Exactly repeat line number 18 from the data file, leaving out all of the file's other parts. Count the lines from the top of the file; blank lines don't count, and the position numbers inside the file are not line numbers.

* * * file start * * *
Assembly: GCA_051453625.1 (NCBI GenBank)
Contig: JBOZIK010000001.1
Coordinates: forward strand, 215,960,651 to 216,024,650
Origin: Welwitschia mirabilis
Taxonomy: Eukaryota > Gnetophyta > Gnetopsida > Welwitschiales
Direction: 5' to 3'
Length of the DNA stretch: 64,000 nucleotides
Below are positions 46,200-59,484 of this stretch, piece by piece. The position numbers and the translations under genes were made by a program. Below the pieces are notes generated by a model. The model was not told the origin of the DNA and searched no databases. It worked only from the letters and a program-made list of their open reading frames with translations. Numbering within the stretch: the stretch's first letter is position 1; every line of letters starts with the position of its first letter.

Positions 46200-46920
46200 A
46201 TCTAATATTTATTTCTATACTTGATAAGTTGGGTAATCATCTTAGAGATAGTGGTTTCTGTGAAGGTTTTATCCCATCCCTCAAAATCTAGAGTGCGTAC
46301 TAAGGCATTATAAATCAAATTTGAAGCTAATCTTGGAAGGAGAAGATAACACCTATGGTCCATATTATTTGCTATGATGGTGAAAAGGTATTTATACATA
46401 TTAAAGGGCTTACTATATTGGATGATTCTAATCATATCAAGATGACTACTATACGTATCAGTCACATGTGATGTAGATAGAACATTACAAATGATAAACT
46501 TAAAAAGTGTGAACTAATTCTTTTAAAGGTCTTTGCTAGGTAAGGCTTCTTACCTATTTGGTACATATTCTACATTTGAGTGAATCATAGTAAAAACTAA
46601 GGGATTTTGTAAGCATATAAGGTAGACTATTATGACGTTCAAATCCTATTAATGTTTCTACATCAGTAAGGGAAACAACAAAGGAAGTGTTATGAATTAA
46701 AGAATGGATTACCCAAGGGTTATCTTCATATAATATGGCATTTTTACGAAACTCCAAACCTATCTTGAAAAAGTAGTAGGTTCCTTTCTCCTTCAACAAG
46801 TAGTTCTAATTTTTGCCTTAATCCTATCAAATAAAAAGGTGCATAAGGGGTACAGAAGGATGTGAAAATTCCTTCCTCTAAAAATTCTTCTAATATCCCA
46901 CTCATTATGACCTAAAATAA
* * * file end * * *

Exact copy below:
46901 CTCATTATGACCTAAAATAA